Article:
As you can see from the video above, Colaiacovo received a scary cross-check from Viktor Arvidsson of the Nashville Predators, who received a major penalty and game misconduct.

Sabres head coach Dan Bylsma said that Colaiacovo was hospitalized with a “dented trachea” yet is OK, the Buffalo News’ John Vogl reports.

Frightening stuff from an eventual 4-1 Sabres win.

PHT will keep an eye out for additional updates regarding Colaiacovo’s health (and a possible suspension for Arvidsson).

Comeback Kings: Gaborik pulls L.A. past Kane, Blackhawks

Jake Muzzin, Scott Darling

Patrick Kane set an American scoring record, and added another assist to make it more impressive, but the Los Angeles Kings just wouldn’t be denied.

In the end, Marian Gaborik‘s big night meant more than Kane’s; he scored the tying and then overtime game-winner, both assisted by Anze Kopitar, for a rousing 4-3 overtime Kings win.

Gaborik’s first goal:

And here’s video of the OT-GWG:

Noticing a theme tonight? Yeah, it’s been an evening in which it’s dangerous to assume a lead would stand.

With that, the Kings stick to the No. 1 spot in the Pacific Division, but Chicago shouldn’t feel all bad. The Blackhawks were able to piece together a decent run during their dreaded “circus trip.”

Patrick Kane’s streak hits 19 games, setting a new American record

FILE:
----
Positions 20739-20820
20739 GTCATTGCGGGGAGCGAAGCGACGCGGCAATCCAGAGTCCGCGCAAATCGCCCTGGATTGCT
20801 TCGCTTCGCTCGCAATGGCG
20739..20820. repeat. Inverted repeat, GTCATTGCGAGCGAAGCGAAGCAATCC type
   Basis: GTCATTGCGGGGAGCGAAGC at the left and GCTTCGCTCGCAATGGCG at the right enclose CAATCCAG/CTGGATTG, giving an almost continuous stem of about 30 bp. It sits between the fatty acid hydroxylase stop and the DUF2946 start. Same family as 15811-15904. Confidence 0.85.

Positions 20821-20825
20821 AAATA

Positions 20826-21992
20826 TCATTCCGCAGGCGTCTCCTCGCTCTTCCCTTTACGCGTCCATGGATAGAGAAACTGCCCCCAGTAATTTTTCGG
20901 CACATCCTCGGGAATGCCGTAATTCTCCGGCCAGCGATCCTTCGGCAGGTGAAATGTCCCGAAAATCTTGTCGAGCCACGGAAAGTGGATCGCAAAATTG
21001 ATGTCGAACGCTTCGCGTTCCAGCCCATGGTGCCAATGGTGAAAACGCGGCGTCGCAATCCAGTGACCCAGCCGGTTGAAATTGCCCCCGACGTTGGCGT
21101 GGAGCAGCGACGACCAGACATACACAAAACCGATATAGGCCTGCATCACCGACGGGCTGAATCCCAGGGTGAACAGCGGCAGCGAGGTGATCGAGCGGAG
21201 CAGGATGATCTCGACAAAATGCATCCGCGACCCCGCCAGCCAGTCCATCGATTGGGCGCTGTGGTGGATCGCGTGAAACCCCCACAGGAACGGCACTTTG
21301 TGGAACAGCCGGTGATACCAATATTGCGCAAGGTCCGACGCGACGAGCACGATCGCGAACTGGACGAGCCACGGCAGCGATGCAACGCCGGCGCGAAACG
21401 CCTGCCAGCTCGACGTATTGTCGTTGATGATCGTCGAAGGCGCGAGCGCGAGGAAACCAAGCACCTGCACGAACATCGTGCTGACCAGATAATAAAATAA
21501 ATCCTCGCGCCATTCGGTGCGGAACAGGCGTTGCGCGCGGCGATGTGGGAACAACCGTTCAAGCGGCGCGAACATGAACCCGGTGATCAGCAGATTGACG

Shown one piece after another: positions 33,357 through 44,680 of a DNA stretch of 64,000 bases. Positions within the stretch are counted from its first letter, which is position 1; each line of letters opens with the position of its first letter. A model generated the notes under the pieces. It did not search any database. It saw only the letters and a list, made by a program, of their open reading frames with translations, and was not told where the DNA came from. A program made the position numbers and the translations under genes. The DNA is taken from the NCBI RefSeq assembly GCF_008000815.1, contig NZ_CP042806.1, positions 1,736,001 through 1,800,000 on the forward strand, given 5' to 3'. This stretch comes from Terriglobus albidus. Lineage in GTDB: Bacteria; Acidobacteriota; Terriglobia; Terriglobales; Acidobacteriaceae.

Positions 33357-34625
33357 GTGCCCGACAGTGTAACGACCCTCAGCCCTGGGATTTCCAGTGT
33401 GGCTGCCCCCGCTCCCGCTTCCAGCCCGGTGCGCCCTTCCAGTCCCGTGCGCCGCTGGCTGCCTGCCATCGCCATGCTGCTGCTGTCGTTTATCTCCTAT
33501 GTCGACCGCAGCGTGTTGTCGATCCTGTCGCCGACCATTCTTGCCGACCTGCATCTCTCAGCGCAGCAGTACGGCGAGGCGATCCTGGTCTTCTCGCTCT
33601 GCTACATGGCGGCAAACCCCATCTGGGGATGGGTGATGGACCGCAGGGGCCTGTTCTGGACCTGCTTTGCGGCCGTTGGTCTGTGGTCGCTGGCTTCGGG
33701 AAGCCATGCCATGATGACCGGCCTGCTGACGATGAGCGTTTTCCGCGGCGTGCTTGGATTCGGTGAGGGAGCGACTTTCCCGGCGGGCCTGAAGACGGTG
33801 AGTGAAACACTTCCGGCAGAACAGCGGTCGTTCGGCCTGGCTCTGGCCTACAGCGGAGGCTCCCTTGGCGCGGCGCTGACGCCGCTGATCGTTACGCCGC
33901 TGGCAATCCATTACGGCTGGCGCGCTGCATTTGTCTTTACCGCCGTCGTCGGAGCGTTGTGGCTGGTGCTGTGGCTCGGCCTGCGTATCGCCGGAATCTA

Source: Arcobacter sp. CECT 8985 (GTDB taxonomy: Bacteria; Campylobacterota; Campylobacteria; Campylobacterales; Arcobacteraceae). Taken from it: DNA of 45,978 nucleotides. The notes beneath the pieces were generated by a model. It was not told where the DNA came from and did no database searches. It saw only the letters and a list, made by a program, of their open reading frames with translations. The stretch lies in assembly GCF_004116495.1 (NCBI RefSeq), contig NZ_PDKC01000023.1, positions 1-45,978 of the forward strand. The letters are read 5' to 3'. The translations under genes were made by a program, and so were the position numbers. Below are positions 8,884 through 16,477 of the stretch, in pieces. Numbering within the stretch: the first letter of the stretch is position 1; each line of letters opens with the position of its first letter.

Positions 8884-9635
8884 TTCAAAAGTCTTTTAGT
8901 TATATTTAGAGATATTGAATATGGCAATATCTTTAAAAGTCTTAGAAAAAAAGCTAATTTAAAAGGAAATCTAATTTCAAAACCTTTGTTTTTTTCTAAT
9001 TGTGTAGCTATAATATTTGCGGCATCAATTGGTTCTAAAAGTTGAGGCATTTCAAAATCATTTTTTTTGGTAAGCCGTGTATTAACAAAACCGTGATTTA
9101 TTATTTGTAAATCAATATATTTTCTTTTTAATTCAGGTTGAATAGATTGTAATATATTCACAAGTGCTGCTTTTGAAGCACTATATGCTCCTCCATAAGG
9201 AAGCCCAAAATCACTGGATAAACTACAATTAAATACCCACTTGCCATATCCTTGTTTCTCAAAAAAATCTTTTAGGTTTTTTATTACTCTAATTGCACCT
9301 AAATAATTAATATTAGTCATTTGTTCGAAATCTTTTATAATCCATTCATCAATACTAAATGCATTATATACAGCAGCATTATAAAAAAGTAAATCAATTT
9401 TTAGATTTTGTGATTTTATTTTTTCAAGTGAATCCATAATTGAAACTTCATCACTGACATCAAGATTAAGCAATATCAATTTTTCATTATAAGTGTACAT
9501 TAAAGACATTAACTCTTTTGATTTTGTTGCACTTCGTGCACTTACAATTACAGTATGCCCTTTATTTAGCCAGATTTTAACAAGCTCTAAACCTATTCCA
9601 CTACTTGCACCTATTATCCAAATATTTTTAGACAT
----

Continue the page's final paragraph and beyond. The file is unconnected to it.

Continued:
When it comes to point streaks for U.S.-born NHL players, Patrick Kane now stands alone.

With a power-play goal early in Saturday’s Blackhawks – Kings game, Kane extended his streak to 19 games, breaking a tie with Phil Kessel and Eddie Olczyk (who finished with at least a point in 18 straight).

As of this writing, Kane has 11 goals and 19 assists during this 19-game streak. He also leads the NHL in scoring.

Bobby Hull’s 21-game point streak stands as the Chicago Blackhawks’ overall team record, by the way.

So, how would you protect a lead against the Stars?


You know what they say: it’s easy to bash a strategy in hindsight.

Slam that NFL head coach for going for it on fourth down … or settling for the field goal. Bury that MLB manager because he kept a pitcher in too long. And so on.

“Score effects” settle in during almost any lopsided hockey game, yet the Dallas Stars present quite a conundrum: what’s the best way to put a way a team with this much firepower?

Tonight may have presented the greatest evidence that this team won’t go away easy, as it seemed like the Minnesota Wild had the best of a tired Stars team* when they built a 3-0 lead.

Instead, the Stars scored three third-period goals while Tyler Seguin capped the comeback with an overtime-winner.

It was one of those bend-and-then-break moments for Minnesota. Dallas generated a 44-26 shot advantage, including a ridiculous 35-15 edge in the final two periods.

Does that mean that Mike Yeo may have tried to play too conservatively with a healthy lead? It’s a possibility.

On the other hand, would the Wild be wiser to try to run-and-gun with one of the most dangerous offenses in the NHL?

It sure seems like a pick-your-poison situation. Which way would you lean, though?

* – To be fair to Minnesota, each team was on back-to-backs.